When she gave me the book “Photographs: Malick Sidibé,” Alana told me she got it because Sidibé’s images reminded her of BiniChic. Sidibé composed his portraits as if arranging a painting, beautifully capturing the rapidly modernizing Malian youth culture of the 1960s, 70s and 80s. Juxtaposing shapes, textures and charismatic subjects, his work is full of rustic glamour.
Throughout his career, Malick Sidibé captured an Africa that goes far beyond the stereotypes, showing us the daily lives of its people, telling us their stories and showing a great complicity between the photographer and his subjects.
Malick Sidibé’s images are a vivid portrayal of the society he grew up with in his native Mali. Once a French colony, the country finally achieved independence in 1960, coinciding with the beginning of Sidibé’s career (1958). A popular photographer in the capital — Bamako — Sidibé was a welcome guest at parties, beach outings and other social gatherings, taking spontaneous and elegantly composed black and white photographs.
It is clear throughout Sidibés’ work that his subjects are comfortable with his presence. Outside of his studio, his subjects are often caught dancing, laughing or otherwise enjoying life. Sometimes, however, Sidibé takes on the role of a director and creates compositions with his models that remind us of the statuesque bodies and forms in classical art.
His work captures what could be called the African Dolce Vita. His clients often came to his studio to capture memorable moments for posterity: a new dress, a new motorcycle, a happy family or a reunion of friends could be valid enough reasons to go to Studio Malick. With confidence, the subjects pose with their favorite objects, as if leaving us a testament of the fads and trends of the Bamanko they lived in.
“Sidbé’s ebullient images take place in a variety of settings: either outdoors in one of Mali’s newly minted nightclubs, house parties spinning the latest James Brown album, picnics on the bank of the River Niger or indoors at Studio Malick. In 1958, he opened his own studio to take photographs of “Africans for Africans,” and by 1965, the young people knew to go to Studio Malick with their Vespas and latest goods straight from Saint Germain des Prés. Sometimes the props in the portrait did not belong to the client but reflected the aspiration of the sitter, making Studio Malick a powerful place to realize the dreams of an emergent culture.” (Malick Sidibé Photographs, ed. Hasselblad Center/Steidl, 2003)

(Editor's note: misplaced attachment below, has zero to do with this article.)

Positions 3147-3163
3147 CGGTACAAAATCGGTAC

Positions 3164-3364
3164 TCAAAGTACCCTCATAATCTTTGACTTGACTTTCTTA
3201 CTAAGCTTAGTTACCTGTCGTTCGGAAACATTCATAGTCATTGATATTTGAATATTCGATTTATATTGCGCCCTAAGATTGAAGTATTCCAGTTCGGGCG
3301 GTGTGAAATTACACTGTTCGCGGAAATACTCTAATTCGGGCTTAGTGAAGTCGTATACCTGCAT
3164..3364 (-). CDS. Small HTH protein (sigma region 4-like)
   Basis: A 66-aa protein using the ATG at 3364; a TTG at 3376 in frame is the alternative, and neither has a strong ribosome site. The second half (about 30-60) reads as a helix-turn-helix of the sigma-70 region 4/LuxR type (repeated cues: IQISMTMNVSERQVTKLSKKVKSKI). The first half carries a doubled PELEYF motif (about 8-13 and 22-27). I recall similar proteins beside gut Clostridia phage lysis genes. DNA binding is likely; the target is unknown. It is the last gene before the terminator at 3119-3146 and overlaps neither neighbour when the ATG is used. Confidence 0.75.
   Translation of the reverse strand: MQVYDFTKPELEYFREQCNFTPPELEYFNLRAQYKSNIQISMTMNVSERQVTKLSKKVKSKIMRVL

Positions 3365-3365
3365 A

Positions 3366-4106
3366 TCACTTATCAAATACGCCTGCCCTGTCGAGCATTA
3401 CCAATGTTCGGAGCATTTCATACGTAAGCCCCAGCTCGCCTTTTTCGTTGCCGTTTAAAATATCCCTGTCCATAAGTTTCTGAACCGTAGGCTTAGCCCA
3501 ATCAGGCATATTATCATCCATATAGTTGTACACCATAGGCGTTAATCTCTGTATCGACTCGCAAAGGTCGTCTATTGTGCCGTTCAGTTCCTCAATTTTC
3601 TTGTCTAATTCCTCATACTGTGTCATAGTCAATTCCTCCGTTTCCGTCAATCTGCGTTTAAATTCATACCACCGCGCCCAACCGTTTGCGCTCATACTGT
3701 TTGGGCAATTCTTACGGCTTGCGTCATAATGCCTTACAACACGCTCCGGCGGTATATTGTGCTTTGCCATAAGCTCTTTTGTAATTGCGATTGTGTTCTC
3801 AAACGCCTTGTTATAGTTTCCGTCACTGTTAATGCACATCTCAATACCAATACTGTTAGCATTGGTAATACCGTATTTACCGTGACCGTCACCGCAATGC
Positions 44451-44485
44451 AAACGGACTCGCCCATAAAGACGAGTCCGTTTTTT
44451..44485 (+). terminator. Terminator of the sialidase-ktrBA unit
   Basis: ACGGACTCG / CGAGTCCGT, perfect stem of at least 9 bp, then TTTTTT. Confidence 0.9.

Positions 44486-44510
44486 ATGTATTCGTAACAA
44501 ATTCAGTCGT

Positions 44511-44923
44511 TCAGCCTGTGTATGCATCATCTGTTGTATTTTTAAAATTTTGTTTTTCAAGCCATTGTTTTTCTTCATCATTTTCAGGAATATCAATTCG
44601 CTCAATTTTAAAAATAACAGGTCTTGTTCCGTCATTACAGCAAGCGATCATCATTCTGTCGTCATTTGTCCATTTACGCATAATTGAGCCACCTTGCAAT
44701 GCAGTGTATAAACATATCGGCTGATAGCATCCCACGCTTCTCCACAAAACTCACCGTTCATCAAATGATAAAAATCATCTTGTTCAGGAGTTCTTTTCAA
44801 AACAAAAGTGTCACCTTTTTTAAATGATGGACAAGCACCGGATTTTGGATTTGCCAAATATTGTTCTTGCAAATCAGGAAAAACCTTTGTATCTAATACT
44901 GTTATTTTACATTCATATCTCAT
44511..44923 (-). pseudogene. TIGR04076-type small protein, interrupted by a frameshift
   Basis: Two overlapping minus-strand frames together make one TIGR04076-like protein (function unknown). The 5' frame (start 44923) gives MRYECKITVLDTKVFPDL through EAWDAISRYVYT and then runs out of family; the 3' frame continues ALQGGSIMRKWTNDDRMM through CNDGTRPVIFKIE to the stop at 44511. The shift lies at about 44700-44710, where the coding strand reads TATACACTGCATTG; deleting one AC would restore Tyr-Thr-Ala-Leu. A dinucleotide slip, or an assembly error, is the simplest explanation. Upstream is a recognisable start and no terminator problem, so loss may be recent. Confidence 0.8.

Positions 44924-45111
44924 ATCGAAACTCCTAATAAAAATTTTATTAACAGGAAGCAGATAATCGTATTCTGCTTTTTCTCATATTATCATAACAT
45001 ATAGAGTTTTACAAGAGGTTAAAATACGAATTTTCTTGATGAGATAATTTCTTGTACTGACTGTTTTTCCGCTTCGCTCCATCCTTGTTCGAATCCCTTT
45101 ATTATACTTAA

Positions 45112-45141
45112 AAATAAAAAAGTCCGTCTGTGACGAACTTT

In a fortuitous twist, Alana’s drawings — the friend who had given me Sidibés book — remind me of the photographer’s studio portraits. Her New York Subway series — done half way around the world nearly 50 years later — has a spontaneity also found in Sidibé’s photographs.
In both of their work, the artists let us glimpse into their subject’s world, even if just for a moment. Their work shares a stylistic sensibility — the patterns on the fabrics, clothes and backgrounds have a flow, a familiarity that relates them to each other.
Finding beauty in things that are imperfect, impermanent and incomplete is an aesthetic philosophy that originated in Japan, but which has been echoed around the world. In the same way, we could say that what we define as binichic is also very much an African aesthetic.
Malick Sidibé‘s work is a wonderful example of finding beauty and elegance in the mundane, with the use of the bare essentials. Mixing old and new, recycled and designed, simple and fussy — it is a joy to see how the world around us is filled with these opposite and complementary manifestations of beauty.